The Power of Random Features of a CNN

This report presents a number of experiments based on the ideas shown in https://arxiv.org/abs/2003.00152 by Frankle et al. Made by Sayak Paul using W&B
Sayak Paul

Introduction

BatchNorm has been a favorite topic among the ML research community since it was proposed. It is often misunderstood, and even quite poorly understood. So far, the research community has mostly focused on its normalization component. It's also important to note that a BatchNorm has two learnable parameters - a coefficient that is responsible for scaling and a bias that is responsible for shifting. Not much work has been done in order to study the effect of these two parameters systematically.

Earlier this year, Jonathan Frankle and his team published a paper on Training BatchNorm and Only BatchNorm: On the Expressive Power of Random Features in CNNs. They studied how well the scaled and shifted parameters of the BatchNorm layers adjust themselves with the random parameter initializations of CNNs. In this report, I am going to present my experiments based on the ideas presented in this paper.

Check out the code on GitHub →

Configuring the experiment

For these experiments, I used the CIFAR10 dataset and a ResNet20 based architecture specific to the dimensions of the images of the CIFAR10 dataset. Thanks to the Keras Idiomatic Programmer for the implementation of the ResNet architecture. Additionally, we used the Adam optimizer for all the experiments.

I used Colab TPUs to experiment quickly, but for consistency, I ran the same experiments on a GPU instance and the results were identical to a great extent. The central goal of the experiments is to compare the performance of CNN where only the BatchNorm layers are trainable as opposed to all the layers.

Thanks to the ML-GDE program for the GCP credits which were used to spin up notebook instances and to save some model weights to GCS Buckets.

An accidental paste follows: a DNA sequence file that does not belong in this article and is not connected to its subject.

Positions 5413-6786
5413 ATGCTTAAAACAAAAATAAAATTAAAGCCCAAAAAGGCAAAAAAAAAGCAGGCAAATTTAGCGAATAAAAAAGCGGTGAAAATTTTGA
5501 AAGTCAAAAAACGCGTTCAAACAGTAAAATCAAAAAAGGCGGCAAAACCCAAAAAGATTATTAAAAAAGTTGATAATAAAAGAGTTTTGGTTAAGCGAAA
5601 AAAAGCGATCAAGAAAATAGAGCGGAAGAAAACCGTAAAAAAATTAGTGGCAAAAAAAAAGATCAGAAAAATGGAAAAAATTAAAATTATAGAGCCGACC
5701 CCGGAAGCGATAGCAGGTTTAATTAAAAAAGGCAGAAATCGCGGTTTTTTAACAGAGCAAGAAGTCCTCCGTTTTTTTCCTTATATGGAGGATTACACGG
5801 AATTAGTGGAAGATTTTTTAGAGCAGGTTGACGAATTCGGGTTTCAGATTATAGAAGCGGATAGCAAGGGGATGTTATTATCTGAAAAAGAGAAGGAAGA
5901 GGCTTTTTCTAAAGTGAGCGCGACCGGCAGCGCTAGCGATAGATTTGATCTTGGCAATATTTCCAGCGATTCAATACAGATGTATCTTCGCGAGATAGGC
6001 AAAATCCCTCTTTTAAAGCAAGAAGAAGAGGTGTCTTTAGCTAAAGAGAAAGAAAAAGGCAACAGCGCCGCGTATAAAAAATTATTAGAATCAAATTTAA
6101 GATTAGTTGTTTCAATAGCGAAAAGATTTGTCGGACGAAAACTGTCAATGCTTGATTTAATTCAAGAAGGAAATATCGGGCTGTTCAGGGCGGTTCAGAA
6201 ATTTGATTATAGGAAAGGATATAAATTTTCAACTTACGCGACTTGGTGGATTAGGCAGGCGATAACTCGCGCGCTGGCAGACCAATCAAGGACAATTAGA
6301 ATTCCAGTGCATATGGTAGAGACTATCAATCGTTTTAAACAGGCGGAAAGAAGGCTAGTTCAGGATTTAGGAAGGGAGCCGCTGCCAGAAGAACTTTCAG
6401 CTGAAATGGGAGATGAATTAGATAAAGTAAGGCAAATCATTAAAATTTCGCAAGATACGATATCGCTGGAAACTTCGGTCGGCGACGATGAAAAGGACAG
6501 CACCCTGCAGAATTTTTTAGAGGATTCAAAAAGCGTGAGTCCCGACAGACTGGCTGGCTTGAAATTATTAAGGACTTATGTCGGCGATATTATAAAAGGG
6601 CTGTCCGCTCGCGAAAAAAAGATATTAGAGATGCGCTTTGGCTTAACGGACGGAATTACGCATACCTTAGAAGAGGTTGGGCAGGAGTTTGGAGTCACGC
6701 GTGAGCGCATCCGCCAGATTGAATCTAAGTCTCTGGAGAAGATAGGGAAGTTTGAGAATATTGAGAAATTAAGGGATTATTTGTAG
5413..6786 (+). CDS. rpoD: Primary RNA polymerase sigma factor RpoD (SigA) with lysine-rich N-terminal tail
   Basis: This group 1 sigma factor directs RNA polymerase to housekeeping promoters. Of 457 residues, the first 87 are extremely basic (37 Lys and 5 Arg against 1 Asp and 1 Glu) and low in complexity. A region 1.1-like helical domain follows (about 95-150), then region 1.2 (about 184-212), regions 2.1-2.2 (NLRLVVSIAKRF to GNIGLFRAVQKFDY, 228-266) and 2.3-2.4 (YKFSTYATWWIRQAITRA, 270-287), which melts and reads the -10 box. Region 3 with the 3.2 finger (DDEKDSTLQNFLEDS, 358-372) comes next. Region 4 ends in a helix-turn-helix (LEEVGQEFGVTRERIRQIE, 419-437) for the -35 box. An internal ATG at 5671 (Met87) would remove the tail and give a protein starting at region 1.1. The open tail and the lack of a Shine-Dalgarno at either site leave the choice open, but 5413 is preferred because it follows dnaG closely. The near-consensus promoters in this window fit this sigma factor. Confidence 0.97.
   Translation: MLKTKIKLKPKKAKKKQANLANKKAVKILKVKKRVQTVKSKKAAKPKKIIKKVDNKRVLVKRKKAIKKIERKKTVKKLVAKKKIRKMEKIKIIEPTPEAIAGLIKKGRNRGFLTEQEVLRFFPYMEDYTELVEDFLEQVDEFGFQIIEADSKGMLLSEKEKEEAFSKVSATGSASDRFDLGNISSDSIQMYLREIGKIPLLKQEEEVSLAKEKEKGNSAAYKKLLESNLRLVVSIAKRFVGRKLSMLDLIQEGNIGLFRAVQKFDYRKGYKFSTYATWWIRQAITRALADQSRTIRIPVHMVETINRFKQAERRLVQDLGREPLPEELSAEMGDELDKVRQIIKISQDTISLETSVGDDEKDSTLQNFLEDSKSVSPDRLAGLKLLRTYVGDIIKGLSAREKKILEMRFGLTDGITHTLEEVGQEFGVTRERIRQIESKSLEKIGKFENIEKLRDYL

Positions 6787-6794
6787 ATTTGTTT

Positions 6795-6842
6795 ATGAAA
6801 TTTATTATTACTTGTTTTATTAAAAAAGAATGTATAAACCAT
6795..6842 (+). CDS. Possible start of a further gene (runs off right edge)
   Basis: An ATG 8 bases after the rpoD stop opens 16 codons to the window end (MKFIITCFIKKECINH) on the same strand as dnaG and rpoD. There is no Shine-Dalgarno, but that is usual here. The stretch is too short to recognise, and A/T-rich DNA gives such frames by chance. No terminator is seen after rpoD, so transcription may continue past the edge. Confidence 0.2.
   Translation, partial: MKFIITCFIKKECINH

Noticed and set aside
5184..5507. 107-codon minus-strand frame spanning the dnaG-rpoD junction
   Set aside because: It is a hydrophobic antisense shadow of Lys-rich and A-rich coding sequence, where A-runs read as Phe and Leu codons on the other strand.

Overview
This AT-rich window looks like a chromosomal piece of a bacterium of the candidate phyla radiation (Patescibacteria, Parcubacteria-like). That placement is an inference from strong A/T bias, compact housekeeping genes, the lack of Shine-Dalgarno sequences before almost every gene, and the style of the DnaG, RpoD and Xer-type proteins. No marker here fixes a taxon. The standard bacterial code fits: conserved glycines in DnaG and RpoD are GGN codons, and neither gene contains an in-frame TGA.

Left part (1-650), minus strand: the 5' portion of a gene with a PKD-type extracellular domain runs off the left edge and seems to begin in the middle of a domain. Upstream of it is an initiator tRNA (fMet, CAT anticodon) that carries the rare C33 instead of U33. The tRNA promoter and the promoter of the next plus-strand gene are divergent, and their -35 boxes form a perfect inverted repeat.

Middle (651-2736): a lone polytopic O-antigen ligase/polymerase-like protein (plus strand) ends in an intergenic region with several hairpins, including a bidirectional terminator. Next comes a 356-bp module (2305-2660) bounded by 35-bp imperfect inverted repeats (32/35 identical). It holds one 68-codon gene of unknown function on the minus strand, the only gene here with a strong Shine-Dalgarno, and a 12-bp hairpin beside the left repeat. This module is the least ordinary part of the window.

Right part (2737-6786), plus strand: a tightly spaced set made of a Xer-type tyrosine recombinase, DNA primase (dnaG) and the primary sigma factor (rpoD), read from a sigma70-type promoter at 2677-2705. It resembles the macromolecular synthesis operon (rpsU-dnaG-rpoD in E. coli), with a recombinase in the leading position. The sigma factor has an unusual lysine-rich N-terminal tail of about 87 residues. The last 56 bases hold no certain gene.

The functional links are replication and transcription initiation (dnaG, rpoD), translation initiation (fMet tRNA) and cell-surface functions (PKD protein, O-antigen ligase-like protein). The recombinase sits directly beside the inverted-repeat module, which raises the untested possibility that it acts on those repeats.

What's BatchNorm anyway?

Normalization is a common technique that is applied to input data to stabilize the training of deep neural networks. In general, the ranges of output values of the neurons of a deep neural network deviate from each other over the course of the training and in doing so, introduce unstable training behavior. BatchNorm helps mitigate this problem by normalizing the neuron outputs i.e. by subtracting the mean and dividing by the standard deviation across a mini-batch.

To introduce a bit of variance in the outputs to allow a deep network to adapt to variations, BatchNorm is parameterized by a scale and a shift parameter. These two parameters tell a BatchNorm layer how much scaling and shifting are required, and also become a part of the model training process.

Source

You can find a more concrete overview of BatchNorm here.

Next up, let's dive into a comparison of performance for different flavors of ResNet20.

ResNet20 with all the layers set to trainable

ResNet20 with all the layers set to trainable

ResNet20 with an LR schedule and all the layers set to trainable

ResNet20 with an LR schedule and all the layers set to trainable

The Promise of BatchNorm

In this section, I'll present the results we've been waiting to see until now – what if we only train the BatchNorm layers and keep all the other trainable parameters at their random initial values?

Note that in this case, the number of trainable parameters in the network is 4000 as can be seen in this notebook.

The Promise of BatchNorm

What if none of the layers are trainable?

What if none of the layers are trainable?

How important is batch size?

This section demonstrates the effect of changing the batch sizes, when we train only the BatchNorm layers.

How important is batch size?

Keeping all layers trainable vs only the BatchNorm layers trainable

At one extreme level, the following three plots compare two models (one with all layers as trainable vs. one with only BatchNorm layers set to trainable) in terms of their training time and training progress -

Keeping all layers trainable vs only the BatchNorm layers trainable

Are the learned convolutional filters consistent?

Let's validate the performance of our model where just the BatchNorm layers were trained by investigating the learned convolution filters. Specifically, we are looking to see - do they learn anything useful?

First we'll take a look at the 10th convolutional filter from the model where all the layers were trained.

Are the learned convolutional filters consistent?

Convolutional filters where only the BatchNorm layers were trained

The results are quite promising in this case as well -

Convolutional filters where only the BatchNorm layers were trained

Next steps

I invite you the reader to take this research forward and explore the following next steps -

Check out the code on GitHub →